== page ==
ITALY 

Giulia Negri La Tartufaia Pinot Nero 2017, Langhe. Riding a wave of buzz since she took over her family’s 150-year-old La Morra winery (boasting the highest altitude in Barolo) at the age of 24, Giulia Negri has carved out a nice side hustle by releasing non-Barolo wines made of Chard and Pinot, grown on the north-facing slopes where Nebbiolo is forbidden. Violets and roses surround the tart red cherries, the tannins are considerable and may take a couple of years to stop obscuring the gentler cinnamon and white pepper vibes on the finish. Like a Nuit-St-Georges in build, but less ferrous and more floral. 6 bottles available, $50.98 +tax 

FRANCE 

Confuron-Cotetidot Vosne-Romanée 1er Cru Les Suchots 2007, Burgundy. A wondrous find from 3 Presidents ago, sourced from a Premier Cru surrounded on nearly all sides by the Grand Cru vineyards of Richebourg, Romanée-St-Vivant and Echézeaux. Brothers Yves and Jack run the cellar now (their parents choose to work the vines cuz vines don’t talk), but their lineage traces back to the 1600s, when the Confuron family was primarily known for vine propagation (they even have their own Pinot clone called Pinot Confuron). This celestial 2007 is in partial hibernation but can be reawakened with a couple hours in a decanter, whereby a heady brew of flowers, mushrooms and black-hearted berries shall swirl and resurrect, jarred by licorice, thyme, game and the desperate angst of a love forlorn. ARISE, young Suchots! Arise and greet this new world! Someday you may die but today is not that day…..    that got away from me, apologies. Um this wine is really good. 6 bottles available, $315.98 +tax 

Robert Groffier Chambolle-Musigny 1er Cru Les Sentiers 2017, Burgundy. One of the reasons I’m so stoked to do what I do right now is the quality and breadth of producers and categories available to me that were a mere dream just a couple years ago. Case in point: Robert Groffier, a cult Burgundy producer that collectors have been asking about for years, available to offer for the first time. Now run by grandson Serge, Groffier runs some of the best plots in Burgundy’s exclusive crus (Amoureuses, Bonnes Mares), and has scaled down new wood aging in favour of sensuous, more emotional wines (everyone says “we let the vineyards speak through the wine” but it’s in Burgundy where this phrase is most literal). Their 2017 Sentiers offers a mineral, slightly smoky take on the cru, boosting the raspberry and nutmeg notes nicely. 5 years out from Drinktown, the stony finish should integrate with the fruit beautifully by then. 5 bottles available, $370.98 +tax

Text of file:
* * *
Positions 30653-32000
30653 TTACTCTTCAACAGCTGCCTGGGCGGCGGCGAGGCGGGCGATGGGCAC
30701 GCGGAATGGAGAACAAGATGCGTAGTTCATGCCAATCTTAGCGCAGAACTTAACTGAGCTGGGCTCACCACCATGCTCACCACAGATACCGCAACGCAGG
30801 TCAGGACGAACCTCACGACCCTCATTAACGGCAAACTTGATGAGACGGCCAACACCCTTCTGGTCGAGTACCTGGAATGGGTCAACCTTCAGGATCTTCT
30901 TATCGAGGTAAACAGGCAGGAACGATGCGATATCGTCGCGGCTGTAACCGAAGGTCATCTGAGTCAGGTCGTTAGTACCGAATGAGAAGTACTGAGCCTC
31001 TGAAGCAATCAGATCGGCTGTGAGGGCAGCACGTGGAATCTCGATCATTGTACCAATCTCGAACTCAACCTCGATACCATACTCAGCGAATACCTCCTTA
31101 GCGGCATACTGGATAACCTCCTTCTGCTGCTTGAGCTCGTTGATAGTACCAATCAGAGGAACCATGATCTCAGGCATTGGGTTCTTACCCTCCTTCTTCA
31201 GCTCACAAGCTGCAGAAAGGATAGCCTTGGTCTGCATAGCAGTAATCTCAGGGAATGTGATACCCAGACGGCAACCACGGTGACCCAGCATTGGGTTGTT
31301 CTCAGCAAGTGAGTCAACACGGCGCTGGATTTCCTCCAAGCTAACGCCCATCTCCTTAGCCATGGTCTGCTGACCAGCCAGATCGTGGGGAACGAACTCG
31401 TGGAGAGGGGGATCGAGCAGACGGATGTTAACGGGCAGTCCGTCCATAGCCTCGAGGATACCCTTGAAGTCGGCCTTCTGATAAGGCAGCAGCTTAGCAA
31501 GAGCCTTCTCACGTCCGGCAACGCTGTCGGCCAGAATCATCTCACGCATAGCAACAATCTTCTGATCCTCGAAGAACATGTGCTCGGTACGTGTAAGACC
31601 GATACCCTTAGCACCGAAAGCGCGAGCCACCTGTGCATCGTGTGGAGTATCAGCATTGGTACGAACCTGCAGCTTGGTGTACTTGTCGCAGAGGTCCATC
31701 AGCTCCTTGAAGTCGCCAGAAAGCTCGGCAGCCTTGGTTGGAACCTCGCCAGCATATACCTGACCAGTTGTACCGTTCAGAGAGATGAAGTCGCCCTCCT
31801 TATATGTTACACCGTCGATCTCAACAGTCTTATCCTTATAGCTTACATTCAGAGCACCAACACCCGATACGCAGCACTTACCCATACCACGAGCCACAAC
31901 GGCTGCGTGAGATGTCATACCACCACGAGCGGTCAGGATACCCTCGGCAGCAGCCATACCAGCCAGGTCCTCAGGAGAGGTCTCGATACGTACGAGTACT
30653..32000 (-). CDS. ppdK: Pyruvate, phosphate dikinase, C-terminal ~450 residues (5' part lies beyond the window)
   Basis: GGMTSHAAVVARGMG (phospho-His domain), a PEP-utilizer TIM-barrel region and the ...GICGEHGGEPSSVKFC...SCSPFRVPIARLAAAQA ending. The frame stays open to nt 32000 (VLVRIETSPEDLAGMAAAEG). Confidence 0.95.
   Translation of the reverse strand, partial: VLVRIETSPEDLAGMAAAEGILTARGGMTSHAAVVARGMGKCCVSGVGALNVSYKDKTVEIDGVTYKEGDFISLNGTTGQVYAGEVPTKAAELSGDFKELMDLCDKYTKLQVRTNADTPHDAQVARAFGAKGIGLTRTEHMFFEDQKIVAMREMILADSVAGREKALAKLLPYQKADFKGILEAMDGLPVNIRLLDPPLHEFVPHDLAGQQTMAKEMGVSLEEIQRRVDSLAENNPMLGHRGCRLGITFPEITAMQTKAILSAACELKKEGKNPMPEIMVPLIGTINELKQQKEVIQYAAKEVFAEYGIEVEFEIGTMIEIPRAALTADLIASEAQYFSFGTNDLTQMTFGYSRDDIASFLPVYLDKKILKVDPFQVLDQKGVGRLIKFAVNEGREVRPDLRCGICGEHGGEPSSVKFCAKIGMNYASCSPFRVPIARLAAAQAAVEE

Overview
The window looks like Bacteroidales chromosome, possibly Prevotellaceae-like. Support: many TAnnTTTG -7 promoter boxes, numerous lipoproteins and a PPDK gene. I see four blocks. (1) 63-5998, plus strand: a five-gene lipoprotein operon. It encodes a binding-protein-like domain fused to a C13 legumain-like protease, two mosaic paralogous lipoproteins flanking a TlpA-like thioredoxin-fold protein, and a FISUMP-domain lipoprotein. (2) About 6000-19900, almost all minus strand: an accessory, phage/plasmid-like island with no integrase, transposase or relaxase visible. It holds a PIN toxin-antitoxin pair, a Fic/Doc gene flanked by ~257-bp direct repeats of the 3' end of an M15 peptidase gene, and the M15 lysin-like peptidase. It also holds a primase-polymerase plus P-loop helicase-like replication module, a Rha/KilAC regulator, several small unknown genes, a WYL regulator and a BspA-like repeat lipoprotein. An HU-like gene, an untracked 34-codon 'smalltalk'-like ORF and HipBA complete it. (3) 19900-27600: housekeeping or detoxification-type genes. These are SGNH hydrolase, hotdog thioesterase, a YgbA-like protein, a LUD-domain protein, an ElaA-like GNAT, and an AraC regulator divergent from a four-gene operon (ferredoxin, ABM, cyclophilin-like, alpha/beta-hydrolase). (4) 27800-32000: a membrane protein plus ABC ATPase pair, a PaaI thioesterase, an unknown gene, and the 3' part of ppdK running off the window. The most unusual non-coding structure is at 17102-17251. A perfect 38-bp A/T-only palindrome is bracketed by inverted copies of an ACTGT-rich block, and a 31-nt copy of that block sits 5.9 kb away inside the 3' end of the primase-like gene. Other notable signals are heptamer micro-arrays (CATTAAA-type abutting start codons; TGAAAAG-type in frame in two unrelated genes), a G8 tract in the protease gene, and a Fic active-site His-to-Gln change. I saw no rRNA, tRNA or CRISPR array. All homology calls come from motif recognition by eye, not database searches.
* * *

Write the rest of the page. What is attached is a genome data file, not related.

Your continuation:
NON-STOP CLASSIC HITS 

What follows is a brief listing of some wines that fit this theme and have previously been written about, but featured again for the benefit of those who’ve recently joined my Collectors List and may have missed ‘em the first time. If anyone requires more info, I’m happy to send over the original blurb to you. 

Kosta Browne Pinot Noir 2018, Sonoma Coast. 94 points Jeb Dunnuck, 6 bottles available, $194.98 +tax 

Sea Smoke Southing Pinot Noir 2018. Sta. Rita Hills. Not yet rated, 6 bottles available, $154.98 +tax 

L’Usine Pinot Noir 2017, Sta. Rita Hills, 93 points Robert Parker, 93 points Wine Spectator 12 bottles available, $99.99 +tax 

Until next time, Happy Drinking! 

POSTSCRIPT 

The world of wine would look very different indeed if it weren’t for Steven Spurrier, the British wine writer and educator who sadly passed a couple days ago. Besides organizing the seminal Judgement Of Paris in 1976, which changed the planet’s perception of New World winemaking when French judges blindly favoured Californian wines over French labels, he also founded Decanter Magazine, a distinct voice in the sphere of wine reviewing providing a distinctly Euro take on wines (whilst still using impeccable English) in a sea of American-centric publications (Wine Spectator, Robert Parker, Wine Enthusiast and James Suckling are all based in the U.S.). His understated and humble tone, which masked his vast depth of knowledge, will indeed be missed. R.I.P., Steven, and say hi to Alan Rickman. 

Share: